Legislative Lowdown -- Week of December 20

COMMENTARY Political Process

Legislative Lowdown -- Week of December 20

Dec 20th, 2004 3 min read

Think the intelligence-reform issue is over with? Think again.

Beneath the surface of the overwhelming majority of Congressmen who voted for the most significant overhaul of our intelligence laws in more than half a century lies a festering dispute--one likely to dominate the early weeks of the next Congress:

What's the best way to eliminate provisions in our immigration laws that effectively harbor terrorists and enable them to evade detection without provoking an all-out legislative battle over the larger and more divisive issues related to immigration?

Most press accounts emphasized the sticky debate over the real-time use of intelligence information on the battlefield and the chain-of-command issues this raised. Journalists glossed over the details of the provisions inserted into the House-passed version at the insistence of the House Judiciary Committee, focusing almost exclusively on a much-needed provision that would have required states to determine, prior to issuing a driver's license, whether the applicant lawfully resides in the United States. They opted to ignore other significant, and emotion-laden, provisions that would have enabled prosecutors to detain, deport and extradite suspected terrorists.

The Speaker has given the House Judiciary Committee Chairman, Wisconsin Republican Jim Sensenbrenner, a firm commitment to attach these provisions to a "must-pass" bill early in 2005, most likely the next supplemental appropriations for operations in Iraq and Afghanistan. This guarantees that the first legislative flare up next year will once again relate to the war on terrorism.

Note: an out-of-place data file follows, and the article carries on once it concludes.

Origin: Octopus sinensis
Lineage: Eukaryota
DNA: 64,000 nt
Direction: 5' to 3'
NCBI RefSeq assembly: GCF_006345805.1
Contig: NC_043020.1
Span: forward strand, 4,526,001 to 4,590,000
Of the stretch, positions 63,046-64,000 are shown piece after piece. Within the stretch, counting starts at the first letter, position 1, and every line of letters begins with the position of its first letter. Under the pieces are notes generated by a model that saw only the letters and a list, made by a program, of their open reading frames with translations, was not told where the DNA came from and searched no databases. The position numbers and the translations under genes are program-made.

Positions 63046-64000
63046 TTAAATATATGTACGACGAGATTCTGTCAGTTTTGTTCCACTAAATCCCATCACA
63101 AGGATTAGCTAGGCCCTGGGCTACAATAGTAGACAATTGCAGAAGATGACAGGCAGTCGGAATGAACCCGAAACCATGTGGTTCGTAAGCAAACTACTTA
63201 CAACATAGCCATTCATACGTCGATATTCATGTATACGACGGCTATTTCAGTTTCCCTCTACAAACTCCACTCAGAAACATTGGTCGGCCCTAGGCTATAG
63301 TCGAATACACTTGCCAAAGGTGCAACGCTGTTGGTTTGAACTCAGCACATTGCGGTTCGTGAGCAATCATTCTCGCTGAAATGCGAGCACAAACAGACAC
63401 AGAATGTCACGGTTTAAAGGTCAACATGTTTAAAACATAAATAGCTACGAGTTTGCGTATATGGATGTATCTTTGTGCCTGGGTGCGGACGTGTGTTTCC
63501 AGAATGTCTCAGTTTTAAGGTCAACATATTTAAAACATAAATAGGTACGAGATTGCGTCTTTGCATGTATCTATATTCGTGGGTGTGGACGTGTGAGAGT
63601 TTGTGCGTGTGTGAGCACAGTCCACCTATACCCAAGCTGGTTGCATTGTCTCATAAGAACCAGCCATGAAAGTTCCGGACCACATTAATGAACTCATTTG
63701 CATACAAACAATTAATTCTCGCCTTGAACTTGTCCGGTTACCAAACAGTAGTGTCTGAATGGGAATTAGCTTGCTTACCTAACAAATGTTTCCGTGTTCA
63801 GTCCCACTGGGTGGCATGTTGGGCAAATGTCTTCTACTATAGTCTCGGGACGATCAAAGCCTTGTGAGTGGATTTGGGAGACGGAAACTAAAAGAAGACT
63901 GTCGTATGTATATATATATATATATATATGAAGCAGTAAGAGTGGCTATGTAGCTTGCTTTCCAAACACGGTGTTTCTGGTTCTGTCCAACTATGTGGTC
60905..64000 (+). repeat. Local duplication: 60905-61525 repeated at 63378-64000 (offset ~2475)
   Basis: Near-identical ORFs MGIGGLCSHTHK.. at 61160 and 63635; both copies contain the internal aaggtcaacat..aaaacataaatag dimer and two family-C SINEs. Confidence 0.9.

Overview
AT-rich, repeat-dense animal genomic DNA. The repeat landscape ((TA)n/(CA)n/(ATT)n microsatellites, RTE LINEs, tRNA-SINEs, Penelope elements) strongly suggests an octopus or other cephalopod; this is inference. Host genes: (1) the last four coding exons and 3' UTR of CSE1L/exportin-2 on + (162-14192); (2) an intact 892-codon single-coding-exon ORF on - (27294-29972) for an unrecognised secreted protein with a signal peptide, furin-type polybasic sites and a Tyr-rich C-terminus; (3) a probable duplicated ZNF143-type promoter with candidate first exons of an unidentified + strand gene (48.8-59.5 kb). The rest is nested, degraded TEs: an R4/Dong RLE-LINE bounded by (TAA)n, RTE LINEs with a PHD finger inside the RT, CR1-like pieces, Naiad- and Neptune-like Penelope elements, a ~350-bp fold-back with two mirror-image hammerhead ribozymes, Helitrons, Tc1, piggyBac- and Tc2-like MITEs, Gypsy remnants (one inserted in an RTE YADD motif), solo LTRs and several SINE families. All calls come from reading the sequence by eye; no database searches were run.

That these provisions enjoy deep and broad support among House Republicans was evident after a closed-door, members-only meeting on November 20, during which Chairman Sensenbrenner and Armed Services Committee Chairman Duncan Hunter made impassioned pleas to House leaders on behalf of their respective committees' handiwork. The member reaction was so overwhelmingly sympathetic to the two chairmen that the Speaker felt obliged to subject the proposed conference agreement to an additional round of negotiations. After three weeks of sporadic negotiations with an immovable Senate, a consensus emerged among House leaders that Chairman Duncan Hunter's (R.-Calif.) demands were nonnegotiable, while those raised by Chairman Sensenbrenner were not. The senators agreed.

On the morning preceding House approval of the final bill, which accepted the Armed Services provisions and jettisoned Sensenbrenner's package, a determined Judiciary Committee dug in for one final push. A senior Judiciary Committee staff member made Sensenbrenner's case before a tense gathering of more than 100 conservative House staff, following on the heels of several largely tactical assessments of the status of House-Senate negotiations by officials from House leadership and the Armed Services and Intelligence Committees.